Let The Advisory Begin

George Lanzourakis

UAC’s first meeting.
UAC’s first meeting.

At NEIU there is a group of individuals known as University Advisory Council (UAC) devoted to serving the concerns of the NEIU community. The UAC’s first meeting of the academic year occurred on Friday, Sep. 19.

At the meeting, the UAC planned a university dialogue called NEIUSpeak. The dialogue will be titled, “Bridging Differences Through Civil Discourse: Diversity and Dialogue Tools.”

This dialogue will focus on developing skills for having thoughtful discussions about difficult topics. The talk is expected to take place in Feb.

“I really believe that this council is vital,” said UAC Chair Carlos Melian. “I think we are committed to being a true advisory body, to the president and to being as inclusive as possible.”

Kenneth Anderson, a consultant from the American Association of University Professors that commented on the state of shared governance at NEIU recommended the formation of the UAC in 2011, which was established on Jan. 1, 2013.

The UAC consists of faculty, civil service employees and the administrative and professional committee. There are 20 members that come from these different constituencies and that includes two undergraduates and one graduate.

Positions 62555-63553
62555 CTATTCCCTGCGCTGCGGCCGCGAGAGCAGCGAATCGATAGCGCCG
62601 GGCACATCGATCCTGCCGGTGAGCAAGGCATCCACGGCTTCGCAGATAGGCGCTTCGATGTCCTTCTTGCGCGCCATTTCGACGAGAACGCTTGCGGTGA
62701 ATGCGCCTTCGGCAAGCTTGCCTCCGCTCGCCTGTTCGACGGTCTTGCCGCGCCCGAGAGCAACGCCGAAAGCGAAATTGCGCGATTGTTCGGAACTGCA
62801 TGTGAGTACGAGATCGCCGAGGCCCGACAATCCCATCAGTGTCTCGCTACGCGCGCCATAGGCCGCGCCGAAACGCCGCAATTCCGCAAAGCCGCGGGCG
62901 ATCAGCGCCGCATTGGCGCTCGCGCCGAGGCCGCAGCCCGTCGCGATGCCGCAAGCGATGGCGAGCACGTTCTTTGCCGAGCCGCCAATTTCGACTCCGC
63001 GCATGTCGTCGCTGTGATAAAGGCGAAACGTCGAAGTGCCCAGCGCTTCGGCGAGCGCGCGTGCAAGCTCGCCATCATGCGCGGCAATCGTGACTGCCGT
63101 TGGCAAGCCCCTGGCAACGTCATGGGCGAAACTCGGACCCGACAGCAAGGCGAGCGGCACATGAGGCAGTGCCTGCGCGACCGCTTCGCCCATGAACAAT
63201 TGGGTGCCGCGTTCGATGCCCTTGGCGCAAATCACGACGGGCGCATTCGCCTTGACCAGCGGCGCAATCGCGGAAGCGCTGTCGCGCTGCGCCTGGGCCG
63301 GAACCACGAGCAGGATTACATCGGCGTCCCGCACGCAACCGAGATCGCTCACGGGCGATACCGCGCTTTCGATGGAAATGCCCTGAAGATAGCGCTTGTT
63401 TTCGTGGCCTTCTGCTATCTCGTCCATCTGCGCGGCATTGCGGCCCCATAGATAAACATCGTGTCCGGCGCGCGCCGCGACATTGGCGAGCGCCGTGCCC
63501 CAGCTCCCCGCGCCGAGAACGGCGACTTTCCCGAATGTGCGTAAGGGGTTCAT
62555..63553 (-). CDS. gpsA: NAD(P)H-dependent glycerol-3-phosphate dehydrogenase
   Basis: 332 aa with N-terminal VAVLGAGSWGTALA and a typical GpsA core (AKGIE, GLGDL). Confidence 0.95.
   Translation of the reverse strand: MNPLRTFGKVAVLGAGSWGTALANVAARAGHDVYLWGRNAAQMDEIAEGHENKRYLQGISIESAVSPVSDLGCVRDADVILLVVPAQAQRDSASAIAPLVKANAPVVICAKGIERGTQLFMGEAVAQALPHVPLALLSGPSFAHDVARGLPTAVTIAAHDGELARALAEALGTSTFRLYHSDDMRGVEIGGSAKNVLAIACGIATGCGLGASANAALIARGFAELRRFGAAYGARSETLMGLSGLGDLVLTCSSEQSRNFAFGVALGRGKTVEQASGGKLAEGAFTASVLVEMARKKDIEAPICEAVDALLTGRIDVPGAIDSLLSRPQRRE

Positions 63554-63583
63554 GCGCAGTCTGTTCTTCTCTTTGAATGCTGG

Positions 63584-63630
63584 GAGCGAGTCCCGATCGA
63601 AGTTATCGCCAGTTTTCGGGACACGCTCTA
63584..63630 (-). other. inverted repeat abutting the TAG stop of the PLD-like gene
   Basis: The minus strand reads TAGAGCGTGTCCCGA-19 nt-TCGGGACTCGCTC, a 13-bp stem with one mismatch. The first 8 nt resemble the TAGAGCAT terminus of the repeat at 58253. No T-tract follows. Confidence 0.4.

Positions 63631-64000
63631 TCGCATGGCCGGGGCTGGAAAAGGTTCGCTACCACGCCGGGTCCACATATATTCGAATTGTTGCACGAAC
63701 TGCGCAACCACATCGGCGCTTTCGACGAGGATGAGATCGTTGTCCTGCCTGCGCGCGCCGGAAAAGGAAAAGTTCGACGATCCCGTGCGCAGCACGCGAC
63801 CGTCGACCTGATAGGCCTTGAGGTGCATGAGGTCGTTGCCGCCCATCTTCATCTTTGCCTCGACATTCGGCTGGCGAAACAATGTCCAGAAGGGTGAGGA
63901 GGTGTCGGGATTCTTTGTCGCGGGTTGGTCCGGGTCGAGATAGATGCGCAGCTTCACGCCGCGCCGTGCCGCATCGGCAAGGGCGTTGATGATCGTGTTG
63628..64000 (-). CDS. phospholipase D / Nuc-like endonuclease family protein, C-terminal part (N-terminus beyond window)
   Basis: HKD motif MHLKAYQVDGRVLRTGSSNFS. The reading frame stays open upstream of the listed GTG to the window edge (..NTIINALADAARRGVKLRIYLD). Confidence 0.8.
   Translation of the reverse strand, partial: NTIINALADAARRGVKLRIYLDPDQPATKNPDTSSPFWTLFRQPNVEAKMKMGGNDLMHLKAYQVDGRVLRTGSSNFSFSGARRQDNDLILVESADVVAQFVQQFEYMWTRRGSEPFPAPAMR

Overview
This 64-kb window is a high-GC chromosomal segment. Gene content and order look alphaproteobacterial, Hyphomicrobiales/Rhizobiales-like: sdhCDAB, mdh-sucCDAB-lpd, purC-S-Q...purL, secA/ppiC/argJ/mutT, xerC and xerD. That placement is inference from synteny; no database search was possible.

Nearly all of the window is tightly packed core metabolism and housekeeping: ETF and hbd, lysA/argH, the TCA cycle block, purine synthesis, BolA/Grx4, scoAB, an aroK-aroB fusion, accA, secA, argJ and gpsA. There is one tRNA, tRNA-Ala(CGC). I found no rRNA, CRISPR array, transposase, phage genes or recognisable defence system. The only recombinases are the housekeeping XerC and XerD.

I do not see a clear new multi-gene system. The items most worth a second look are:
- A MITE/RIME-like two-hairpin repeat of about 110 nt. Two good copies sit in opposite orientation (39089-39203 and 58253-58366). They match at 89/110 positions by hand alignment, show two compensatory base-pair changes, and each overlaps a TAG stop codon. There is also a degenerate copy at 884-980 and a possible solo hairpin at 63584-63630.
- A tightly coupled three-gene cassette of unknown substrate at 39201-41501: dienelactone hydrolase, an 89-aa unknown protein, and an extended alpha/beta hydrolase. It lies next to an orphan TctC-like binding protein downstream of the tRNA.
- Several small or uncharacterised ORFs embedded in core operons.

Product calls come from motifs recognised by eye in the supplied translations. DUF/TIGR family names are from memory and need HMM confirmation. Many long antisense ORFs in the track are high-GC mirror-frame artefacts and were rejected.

Once a month UAC meets to discuss several agenda items suggested by members of the NEIU Community. Any member of the NEIU community is able to participate in these meetings through two different forms.

One form of participation is to submit a recommendation to the council, which is known as an agenda topic. This is done by visiting the UAC’s page on the NEIU website and submitting a form explaining your recommendation. The executive committee looks at every suggestion and determines if it will come up as an agenda item in the next meeting. All suggested items, whether or not they are accepted as agenda items, are posted on a document, which is publicly available on the UAC portal.

The other form is by requesting a public forum during the meeting. Community members can request to speak at the meetings about a topic of their choosing. The speaker will have three minutes to speak to the council and then will hear a two-minute response.

“It doesn’t have to be what the council is talking about. It can be something happy,” said former chair Kate Hahn, who strongly encourages participation in the monthly meetings, which is open for anyone to attend. Agenda suggestions must be submitted through the official form as well as requests for public comment. Requests submitted through email will not be accepted.